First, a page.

COVID-19 has not spared Neurosurgery, resulting in significant changes in the management of cases. The author on 7th April 2020 formulated guidelines for surgical procedures suspending all elective surgeries in all surgical sections. Prioritization of procedures was done with essential life-saving procedures. Surgery to arrest progression of disease was allowed to be undertaken after careful consideration of risk to benefit ratio. Surgeries that were associated with prolonged morbidity, poor prognosis and requiring prolonged ICU care and would further strain the available facilities and block beds for COVID-19 cases were deferred if possible. Wherever possible, day care was advised. The allocation of staff was as follows: clinical rounds on rotation by consultants, on call neurosurgery resident as per schedule for clinical work and emergency or, one senior and one junior resident for a scheduled surgery (Figure 3).

All patients undergoing surgery underwent an infectious disease risk stratification for COVID-19 by eliciting a detailed history (Figure 4). A fixed protocol was followed before the patient could be deemed fit for surgery (Figure 5). Based on the time frame, surgeries were classified as Emergency, Urgency and Priority. Emergency surgeries comprised those to be operated within 6 hours of admission (through ER). The patient was treated as a suspect case of COVID-19, i.e. admission to isolation ward/ICU, operation in dedicated COVID-19 OR with full personal protective equipment (PPE) and post-operatively in the isolation until test results were available. Preoperatively swab as well as chest CT was done. Urgent surgeries comprise those that can be postponed a maximum of 7-10 days. These patients underwent COVID-19 screening and were further subclassified into (1) low risk (score less than 6) with the surgery performed under universal precautions, (2) high risk (score more than 6) which necessitated an ID consultation and the patient being admitted in isolation and steps followed as per Figure 5. Priority cases comprise those that cannot be postponed beyond 4 weeks.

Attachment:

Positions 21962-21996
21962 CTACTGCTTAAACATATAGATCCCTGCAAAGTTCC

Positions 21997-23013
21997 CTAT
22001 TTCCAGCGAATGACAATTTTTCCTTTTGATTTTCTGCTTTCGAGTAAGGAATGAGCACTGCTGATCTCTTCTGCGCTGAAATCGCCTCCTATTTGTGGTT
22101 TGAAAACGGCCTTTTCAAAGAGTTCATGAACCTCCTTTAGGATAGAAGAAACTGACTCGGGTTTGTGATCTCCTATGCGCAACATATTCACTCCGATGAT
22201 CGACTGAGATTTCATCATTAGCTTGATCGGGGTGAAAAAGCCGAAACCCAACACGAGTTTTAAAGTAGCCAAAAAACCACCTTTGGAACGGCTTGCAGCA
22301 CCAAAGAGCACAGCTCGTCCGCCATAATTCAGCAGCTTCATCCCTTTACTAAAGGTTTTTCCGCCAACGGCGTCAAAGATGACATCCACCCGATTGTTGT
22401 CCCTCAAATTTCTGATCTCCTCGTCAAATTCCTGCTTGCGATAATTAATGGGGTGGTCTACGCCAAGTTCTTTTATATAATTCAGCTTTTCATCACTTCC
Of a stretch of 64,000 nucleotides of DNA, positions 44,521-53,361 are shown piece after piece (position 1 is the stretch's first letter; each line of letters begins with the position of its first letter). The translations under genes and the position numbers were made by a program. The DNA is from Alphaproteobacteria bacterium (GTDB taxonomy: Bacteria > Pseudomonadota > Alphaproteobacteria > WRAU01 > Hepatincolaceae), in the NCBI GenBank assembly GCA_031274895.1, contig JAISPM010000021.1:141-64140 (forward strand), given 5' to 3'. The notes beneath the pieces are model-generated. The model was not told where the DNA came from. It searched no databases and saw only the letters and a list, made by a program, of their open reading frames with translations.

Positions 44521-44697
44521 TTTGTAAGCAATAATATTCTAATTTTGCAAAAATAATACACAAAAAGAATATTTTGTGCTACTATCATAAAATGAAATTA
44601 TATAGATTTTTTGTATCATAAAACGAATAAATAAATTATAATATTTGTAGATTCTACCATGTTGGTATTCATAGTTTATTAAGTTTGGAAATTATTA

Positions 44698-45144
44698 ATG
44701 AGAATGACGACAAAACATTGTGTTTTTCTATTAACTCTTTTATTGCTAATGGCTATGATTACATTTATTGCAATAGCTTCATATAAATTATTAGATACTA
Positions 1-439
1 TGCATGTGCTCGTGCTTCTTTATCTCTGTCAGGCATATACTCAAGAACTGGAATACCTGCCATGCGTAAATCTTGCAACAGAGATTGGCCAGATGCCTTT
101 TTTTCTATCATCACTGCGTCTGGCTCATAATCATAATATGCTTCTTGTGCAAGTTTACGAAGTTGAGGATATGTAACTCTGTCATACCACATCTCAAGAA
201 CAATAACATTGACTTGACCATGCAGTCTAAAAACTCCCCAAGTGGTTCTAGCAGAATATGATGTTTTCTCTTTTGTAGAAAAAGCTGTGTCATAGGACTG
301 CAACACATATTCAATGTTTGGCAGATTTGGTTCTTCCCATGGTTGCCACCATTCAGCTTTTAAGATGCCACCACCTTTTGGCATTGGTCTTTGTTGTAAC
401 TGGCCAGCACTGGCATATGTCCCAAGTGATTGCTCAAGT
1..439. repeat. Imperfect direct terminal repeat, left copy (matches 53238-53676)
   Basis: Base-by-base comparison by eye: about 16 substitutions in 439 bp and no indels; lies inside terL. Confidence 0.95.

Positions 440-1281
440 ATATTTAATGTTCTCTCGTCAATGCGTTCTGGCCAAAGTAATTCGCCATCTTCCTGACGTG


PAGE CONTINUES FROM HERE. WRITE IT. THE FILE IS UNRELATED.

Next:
Surgery-specific guidelines that were adapted were as follows:

  1. Routine cranial and spinal neurosurgical procedures were deemed to be safe with routine face (N95 mask) and eye protection.